Being first with the new idea is only part of the battle. Frank Dernie, Williams R&D chief at the time, tells Keith Howard how the team picked up the ground-effect ball from Lotus and produced a multiple winner
Hegemony in Formula One — if you’re clever enough to achieve it in the first place — rarely lasts for long. Like breakaway riders in a cycle race, most teams who establish an advantage over the rest of the grid are quickly reabsorbed by the relentlessly pursuing group.
So it was for Lotus in the late 1970s when it pioneered ground-effect aerodynamics. In 1977, its type 78 wing car performed well enough to secure the Norfolk team second place in the constructors’ championship. But its points tally was well short of Ferrari’s, and few in F1 apparently appreciated that this car was only the warm-up act. When Lotus’s real star — the full ground-effect type 79 — appeared the following season, the world witnessed one of those rare occurrences in motor racing of any sort: dominance achieved through a single technical breakthrough.
With such a major research and development lead over its rivals, Lotus ought to have had the 1979 season sewn up too, even allowing for the fact that the 79 would be used as a template by other teams. But aware that its pursuers would be pedalling hard to close the gap, it over-reached itself. In attempting to realise the maximum possible downforce from the type 80, Lotus made the car a thoroughly alarming beast to drive. And so the pursuing group didn’t just catch Lotus; it rode straight over the top of it.
It was during that season that Williams introduced the car even Peter Wright — whom many regard as the true father of ground effect, and who played a key role in the Lotus breakthrough — has described as “the definitive ground-effect Formula One car”: the Williams FW07. In 1979, it demonstrated its potential by winning four of the last six races; in ’80, it would secure for Williams its first constructors’ title, and its first drivers’ title too, with Alan Jones. But this was no walkover in the style of the type 79. It was a hard-fought season which saw Williams secure its two titles over Ligier and Brabham only in the penultimate race at Montreal.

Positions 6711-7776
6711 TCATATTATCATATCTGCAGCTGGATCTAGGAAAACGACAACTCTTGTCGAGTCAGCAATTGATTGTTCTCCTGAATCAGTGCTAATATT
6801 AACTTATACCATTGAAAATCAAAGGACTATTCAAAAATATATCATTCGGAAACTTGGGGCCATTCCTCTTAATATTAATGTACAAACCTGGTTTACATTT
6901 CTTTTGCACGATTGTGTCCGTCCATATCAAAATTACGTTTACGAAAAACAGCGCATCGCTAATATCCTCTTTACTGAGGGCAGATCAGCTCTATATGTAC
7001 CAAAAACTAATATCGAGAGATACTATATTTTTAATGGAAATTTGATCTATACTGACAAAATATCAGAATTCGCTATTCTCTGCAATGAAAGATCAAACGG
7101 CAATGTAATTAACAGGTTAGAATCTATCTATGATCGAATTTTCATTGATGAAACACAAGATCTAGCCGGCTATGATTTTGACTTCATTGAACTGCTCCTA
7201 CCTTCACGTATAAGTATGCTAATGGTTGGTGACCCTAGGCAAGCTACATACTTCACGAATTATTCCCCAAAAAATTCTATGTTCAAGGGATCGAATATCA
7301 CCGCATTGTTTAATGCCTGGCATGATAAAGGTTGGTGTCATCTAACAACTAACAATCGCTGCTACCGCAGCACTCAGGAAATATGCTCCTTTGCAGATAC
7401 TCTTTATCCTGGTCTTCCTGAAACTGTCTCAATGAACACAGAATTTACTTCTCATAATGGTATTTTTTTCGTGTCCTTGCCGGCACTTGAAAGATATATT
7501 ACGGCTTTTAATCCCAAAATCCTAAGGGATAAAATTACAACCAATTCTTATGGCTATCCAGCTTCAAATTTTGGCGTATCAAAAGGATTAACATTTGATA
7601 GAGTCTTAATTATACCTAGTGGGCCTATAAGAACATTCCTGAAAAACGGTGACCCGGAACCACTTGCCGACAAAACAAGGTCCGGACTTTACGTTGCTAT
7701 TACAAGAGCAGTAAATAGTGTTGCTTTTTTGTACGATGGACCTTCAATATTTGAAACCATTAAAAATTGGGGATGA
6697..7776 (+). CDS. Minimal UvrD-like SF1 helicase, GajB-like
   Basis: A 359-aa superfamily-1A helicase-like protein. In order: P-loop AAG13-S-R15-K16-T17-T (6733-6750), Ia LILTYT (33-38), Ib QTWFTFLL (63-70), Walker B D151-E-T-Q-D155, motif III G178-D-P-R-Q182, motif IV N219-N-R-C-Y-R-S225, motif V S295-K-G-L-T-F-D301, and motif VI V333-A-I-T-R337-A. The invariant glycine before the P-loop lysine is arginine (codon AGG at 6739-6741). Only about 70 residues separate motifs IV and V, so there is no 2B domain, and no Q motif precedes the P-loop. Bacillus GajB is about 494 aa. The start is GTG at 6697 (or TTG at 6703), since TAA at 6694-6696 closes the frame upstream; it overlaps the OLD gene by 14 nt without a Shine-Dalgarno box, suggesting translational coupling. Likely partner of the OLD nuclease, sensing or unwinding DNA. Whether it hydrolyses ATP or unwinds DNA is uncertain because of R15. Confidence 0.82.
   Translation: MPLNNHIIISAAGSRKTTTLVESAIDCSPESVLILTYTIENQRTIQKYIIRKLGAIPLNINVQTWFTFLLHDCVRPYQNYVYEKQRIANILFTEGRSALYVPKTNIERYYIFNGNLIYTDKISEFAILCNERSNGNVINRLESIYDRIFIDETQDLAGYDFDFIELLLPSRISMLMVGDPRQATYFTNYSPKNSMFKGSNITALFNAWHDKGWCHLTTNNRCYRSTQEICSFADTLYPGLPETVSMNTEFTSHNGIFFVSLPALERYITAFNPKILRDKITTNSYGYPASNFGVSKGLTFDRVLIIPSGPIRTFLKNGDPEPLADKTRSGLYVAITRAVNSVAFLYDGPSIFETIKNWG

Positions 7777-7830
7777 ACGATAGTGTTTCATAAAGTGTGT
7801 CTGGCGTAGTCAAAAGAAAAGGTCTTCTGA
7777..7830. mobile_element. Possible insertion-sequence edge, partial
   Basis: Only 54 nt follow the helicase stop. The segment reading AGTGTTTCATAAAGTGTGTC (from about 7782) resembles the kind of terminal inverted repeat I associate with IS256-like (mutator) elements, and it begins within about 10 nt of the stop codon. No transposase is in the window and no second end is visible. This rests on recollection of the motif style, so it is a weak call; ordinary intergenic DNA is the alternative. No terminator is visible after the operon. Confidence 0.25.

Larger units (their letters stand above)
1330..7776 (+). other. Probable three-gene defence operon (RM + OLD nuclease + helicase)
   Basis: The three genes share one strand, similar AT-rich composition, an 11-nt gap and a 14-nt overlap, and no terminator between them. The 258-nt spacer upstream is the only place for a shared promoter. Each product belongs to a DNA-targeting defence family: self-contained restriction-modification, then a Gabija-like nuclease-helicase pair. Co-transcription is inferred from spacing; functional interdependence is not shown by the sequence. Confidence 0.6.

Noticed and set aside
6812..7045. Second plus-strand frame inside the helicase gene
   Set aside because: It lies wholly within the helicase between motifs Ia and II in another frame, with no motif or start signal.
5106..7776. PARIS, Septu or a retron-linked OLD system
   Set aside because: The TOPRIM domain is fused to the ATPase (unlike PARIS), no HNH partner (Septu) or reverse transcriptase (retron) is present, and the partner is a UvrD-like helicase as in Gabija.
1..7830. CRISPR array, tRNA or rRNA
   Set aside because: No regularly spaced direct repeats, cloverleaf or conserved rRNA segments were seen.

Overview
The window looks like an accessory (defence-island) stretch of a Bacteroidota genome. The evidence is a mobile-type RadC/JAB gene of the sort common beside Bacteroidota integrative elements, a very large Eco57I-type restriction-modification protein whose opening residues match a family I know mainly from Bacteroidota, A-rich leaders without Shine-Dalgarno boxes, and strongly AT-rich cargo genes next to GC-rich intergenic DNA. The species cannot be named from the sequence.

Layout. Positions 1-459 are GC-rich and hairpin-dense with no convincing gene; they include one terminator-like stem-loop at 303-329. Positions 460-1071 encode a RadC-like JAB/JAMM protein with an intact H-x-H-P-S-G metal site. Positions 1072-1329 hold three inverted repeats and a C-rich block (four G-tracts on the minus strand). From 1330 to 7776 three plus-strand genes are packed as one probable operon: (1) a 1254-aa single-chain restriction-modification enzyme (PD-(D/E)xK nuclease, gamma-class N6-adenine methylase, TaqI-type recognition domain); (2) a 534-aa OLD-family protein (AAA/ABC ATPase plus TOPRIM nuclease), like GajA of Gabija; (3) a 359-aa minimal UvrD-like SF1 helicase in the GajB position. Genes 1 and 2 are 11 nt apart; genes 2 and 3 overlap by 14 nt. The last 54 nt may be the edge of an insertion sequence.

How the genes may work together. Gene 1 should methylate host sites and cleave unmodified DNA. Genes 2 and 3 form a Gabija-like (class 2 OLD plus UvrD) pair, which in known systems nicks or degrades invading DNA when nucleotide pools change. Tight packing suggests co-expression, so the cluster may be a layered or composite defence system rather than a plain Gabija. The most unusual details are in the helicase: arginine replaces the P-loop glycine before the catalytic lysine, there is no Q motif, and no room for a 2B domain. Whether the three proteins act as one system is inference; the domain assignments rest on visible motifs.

Frank Dernie, now back in the Williams fold, first joined the team in January 1979. His position was officially head of R&D, but, as he points out, “We didn’t really have job titles in those days. There were only three engineers at Williams then: Patrick [Head], Neil Oatley, who was just out of college, and myself. So I did lots of design, too. Some initial aerodynamics had been done by Neil at Imperial College, but I took that side of things over when I joined, and did all the aero work at Williams until I left in 1988.
“We had about six weeks a year development time at the Imperial College wind tunnel,” he recalls, “working at quarter-scale. I don’t believe there was another moving-ground tunnel in the world at that time. The revelatory moment there came when it became clear that if you did not have a working skirt you did not have a ground-effect car. Initially, for various reasons, the car had to be tested without it touching the belt, so there was a skirt gap. The car was massively sensitive to this. You could tell whether the upstairs lecture hall was full or empty because one of the balance supports went upwards; the movement of the floor as students shifted about had a significant impact on the downforce.”
Frank talks in depth about the FW07 over the page. The emphasis is firmly on the car’s aerodynamic development and performance, but no apology need be made for that. Ground effect was, after all, what Germans call the zeitgeist — the spirit of the age — in Formula One of the late 1970s and early 80s.